“Once our webapp is fully built and launched, victims of domestic violence can use it to discreetly find a good and affordable lawyer, get links to social services, and guidance on how to handle legal proceedings on their own. They can even use the webapp to record their story and generate a report based on it, so that they can send it to whoever they need to, and save themselves the pain of repeating the story to multiple parties,” shares Valerie.
LegalTech Aiding Legal Aid
For the LAB quartet, their responsibilities as legal officers include providing legal representation to persons of limited means in a wide variety of legal disputes, such as divorce, monetary claims, custody matters, and applications for deputyship. They also offer legal advice to members of the public at LAB’s legal clinic.
The team handles family violence cases on a day-to-day basis. In the course of representing these clients, they could understand the struggles and difficulties that the victim faces in keeping their loved ones safe. This further fuels their passion and determination towards making things better and empowering those in need.
Together with their teammates Rachel Gan and Siow Ying Tze, the six of them form LAB’s LegalTech team that designs and develops tech solutions for the bureau.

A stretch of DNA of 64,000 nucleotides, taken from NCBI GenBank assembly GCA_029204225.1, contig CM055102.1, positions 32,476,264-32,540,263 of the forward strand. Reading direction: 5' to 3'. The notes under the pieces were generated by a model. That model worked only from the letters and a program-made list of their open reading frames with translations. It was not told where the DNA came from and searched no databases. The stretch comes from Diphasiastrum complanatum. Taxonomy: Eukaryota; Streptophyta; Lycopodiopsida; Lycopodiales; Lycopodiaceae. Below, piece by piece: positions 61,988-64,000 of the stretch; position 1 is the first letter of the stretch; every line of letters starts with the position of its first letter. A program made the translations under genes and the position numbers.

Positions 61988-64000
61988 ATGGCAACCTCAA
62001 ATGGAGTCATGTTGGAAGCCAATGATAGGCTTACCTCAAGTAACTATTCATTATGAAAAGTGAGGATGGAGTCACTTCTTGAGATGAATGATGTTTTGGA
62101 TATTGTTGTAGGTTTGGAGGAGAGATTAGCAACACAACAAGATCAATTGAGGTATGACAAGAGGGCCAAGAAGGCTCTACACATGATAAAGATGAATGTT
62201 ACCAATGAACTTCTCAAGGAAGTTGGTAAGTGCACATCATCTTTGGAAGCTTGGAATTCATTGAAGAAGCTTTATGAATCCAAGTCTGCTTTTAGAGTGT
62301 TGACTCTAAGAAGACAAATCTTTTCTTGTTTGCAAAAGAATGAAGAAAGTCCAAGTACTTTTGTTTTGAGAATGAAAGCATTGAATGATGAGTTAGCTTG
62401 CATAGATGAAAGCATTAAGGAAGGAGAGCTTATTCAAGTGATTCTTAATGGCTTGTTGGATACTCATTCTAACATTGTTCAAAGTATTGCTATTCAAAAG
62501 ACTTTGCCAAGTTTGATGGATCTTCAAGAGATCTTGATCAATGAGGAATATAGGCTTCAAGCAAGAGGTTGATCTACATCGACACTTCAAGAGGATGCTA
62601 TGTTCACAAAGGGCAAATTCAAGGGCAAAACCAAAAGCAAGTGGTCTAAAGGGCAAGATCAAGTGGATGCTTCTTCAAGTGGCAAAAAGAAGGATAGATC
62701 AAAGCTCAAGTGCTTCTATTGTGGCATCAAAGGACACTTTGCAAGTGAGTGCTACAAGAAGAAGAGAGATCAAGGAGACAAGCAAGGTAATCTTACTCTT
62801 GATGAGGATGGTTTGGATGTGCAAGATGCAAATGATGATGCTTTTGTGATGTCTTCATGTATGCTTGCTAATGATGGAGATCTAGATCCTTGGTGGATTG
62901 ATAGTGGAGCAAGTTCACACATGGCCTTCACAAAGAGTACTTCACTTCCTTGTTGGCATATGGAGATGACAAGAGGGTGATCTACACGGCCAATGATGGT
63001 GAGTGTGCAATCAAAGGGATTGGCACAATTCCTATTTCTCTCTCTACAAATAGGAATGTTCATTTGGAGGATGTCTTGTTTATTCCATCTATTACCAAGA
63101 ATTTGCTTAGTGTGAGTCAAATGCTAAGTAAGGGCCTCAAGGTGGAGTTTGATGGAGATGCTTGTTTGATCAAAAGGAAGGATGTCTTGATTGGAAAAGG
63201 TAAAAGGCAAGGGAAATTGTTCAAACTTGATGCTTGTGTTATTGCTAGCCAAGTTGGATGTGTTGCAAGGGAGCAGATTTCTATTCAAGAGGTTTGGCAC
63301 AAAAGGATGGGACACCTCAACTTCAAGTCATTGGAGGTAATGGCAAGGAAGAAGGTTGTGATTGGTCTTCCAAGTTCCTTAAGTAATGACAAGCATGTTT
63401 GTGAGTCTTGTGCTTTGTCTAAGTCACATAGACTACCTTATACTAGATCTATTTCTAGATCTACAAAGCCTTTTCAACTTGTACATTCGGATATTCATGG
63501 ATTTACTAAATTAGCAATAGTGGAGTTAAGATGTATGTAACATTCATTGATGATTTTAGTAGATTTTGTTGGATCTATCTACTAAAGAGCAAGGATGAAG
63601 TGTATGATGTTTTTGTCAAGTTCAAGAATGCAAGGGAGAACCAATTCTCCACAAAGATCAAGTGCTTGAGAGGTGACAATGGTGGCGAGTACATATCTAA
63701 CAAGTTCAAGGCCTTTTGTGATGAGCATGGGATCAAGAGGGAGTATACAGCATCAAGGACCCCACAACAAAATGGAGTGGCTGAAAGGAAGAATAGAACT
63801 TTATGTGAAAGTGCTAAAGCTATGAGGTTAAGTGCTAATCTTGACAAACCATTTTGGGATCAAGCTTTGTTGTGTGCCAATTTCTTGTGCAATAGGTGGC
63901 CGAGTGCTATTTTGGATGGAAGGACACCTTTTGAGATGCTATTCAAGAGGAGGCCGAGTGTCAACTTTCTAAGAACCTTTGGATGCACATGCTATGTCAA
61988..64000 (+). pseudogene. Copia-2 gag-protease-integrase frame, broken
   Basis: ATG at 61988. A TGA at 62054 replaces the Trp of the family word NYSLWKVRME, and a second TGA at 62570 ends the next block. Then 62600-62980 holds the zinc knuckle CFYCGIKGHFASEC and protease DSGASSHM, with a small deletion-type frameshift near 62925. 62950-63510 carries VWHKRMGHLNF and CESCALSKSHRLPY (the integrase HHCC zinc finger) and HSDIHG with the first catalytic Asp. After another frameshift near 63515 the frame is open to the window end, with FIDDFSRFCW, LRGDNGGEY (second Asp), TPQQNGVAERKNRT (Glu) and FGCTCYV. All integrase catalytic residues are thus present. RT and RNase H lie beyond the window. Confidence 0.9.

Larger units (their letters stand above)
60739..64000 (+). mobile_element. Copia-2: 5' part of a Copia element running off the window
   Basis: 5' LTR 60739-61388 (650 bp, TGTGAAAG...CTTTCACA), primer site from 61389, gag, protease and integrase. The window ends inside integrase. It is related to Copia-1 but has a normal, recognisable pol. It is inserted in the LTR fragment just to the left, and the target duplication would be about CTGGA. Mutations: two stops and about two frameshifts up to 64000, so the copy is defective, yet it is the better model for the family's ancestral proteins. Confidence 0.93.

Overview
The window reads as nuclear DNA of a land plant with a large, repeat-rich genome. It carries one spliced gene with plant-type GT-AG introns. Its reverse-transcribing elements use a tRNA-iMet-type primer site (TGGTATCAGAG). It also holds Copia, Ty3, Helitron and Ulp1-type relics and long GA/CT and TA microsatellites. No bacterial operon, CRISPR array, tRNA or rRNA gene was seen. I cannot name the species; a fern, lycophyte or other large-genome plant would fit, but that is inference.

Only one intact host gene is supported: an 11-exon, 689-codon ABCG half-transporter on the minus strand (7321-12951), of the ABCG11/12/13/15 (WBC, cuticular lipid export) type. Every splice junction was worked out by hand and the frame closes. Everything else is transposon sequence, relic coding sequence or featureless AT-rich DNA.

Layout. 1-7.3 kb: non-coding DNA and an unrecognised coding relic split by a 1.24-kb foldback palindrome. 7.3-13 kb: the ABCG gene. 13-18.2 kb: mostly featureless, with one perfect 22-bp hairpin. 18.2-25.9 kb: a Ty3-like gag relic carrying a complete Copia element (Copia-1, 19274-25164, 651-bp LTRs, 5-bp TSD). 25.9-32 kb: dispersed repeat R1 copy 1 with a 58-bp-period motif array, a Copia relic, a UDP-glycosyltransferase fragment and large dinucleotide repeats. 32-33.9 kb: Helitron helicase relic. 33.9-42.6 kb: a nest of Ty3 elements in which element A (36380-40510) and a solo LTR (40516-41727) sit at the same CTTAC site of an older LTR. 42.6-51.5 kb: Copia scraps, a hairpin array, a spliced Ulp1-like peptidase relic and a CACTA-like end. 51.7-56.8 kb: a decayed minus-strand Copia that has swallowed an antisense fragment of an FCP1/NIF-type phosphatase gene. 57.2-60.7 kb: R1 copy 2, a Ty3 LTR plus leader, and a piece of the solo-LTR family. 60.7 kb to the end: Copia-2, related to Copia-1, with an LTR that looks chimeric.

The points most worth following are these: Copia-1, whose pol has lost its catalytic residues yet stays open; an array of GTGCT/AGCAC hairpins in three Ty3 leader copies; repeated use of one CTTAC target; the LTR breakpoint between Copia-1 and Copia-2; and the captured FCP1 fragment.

“Our team launched the Intelligent Legal Assistance Bot (iLAB) in February last year. The chatbot is able to identify your legal issues and provides you with customised legal information to help you address them. It can also generate simple legal documents, tell you where you can get legal advice from a lawyer, and check on your eligibility for legal aid,” shares Rachel, who leads the team.
LegalTech will continue to be a powerful driver to close informational gaps and improve access to justice. As Ying Tze pointed out, one lawyer can only help so many people at any one time, but a tech product can help thousands at the same time.
The team envisions the full version of the webapp platform to be able to serve the needs of all victims of domestic violence, including the elderly. For those not fluent in English or computer literate, they intend to leverage on existing arrangements with government associations so that users can seek proper guidance.
Social workers whom the team had reached out to seek feedback on the prototype also expressed interest and support for the platform.
“There’s still a lot of work to be done. We are currently in the process of securing funding for the project internally. Then, we will be refining it further to make it more user-friendly, and testing it to make sure that it covers the majority of the concerns of family violence survivors. We hope to have this up by 2022/2023,” says Geraldine.
“We hope all this encourages family violence victims who might otherwise suffer in silence to seek help and also take action to help themselves.”
Last updated on 1 March 2021